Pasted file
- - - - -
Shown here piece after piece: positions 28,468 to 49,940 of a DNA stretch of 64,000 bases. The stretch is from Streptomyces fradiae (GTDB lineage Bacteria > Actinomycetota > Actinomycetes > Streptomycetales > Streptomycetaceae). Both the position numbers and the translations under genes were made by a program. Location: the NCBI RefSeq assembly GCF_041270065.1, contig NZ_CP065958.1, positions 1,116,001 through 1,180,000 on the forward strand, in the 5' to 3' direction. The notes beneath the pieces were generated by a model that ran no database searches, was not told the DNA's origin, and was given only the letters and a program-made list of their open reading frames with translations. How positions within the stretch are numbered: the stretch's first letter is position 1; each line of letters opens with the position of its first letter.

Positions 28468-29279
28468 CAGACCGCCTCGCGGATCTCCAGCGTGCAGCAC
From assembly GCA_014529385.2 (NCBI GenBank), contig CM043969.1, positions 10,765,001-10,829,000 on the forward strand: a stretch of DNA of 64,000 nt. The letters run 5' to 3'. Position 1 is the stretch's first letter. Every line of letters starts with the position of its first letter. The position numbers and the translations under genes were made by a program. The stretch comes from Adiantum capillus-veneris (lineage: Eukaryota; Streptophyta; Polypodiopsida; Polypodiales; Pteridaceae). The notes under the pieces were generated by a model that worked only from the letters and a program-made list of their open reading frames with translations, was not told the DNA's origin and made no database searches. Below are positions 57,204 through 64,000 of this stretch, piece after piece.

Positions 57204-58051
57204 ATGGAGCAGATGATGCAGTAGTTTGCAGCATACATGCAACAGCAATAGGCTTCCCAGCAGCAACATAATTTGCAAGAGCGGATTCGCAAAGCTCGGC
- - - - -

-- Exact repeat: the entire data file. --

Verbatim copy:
Shown here piece after piece: positions 28,468 to 49,940 of a DNA stretch of 64,000 bases. The stretch is from Streptomyces fradiae (GTDB lineage Bacteria > Actinomycetota > Actinomycetes > Streptomycetales > Streptomycetaceae). Both the position numbers and the translations under genes were made by a program. Location: the NCBI RefSeq assembly GCF_041270065.1, contig NZ_CP065958.1, positions 1,116,001 through 1,180,000 on the forward strand, in the 5' to 3' direction. The notes beneath the pieces were generated by a model that ran no database searches, was not told the DNA's origin, and was given only the letters and a program-made list of their open reading frames with translations. How positions within the stretch are numbered: the stretch's first letter is position 1; each line of letters opens with the position of its first letter.

Positions 28468-29279
28468 CAGACCGCCTCGCGGATCTCCAGCGTGCAGCAC
From assembly GCA_014529385.2 (NCBI GenBank), contig CM043969.1, positions 10,765,001-10,829,000 on the forward strand: a stretch of DNA of 64,000 nt. The letters run 5' to 3'. Position 1 is the stretch's first letter. Every line of letters starts with the position of its first letter. The position numbers and the translations under genes were made by a program. The stretch comes from Adiantum capillus-veneris (lineage: Eukaryota; Streptophyta; Polypodiopsida; Polypodiales; Pteridaceae). The notes under the pieces were generated by a model that worked only from the letters and a program-made list of their open reading frames with translations, was not told the DNA's origin and made no database searches. Below are positions 57,204 through 64,000 of this stretch, piece after piece.

Positions 57204-58051
57204 ATGGAGCAGATGATGCAGTAGTTTGCAGCATACATGCAACAGCAATAGGCTTCCCAGCAGCAACATAATTTGCAAGAGCGGATTCGCAAAGCTCGGC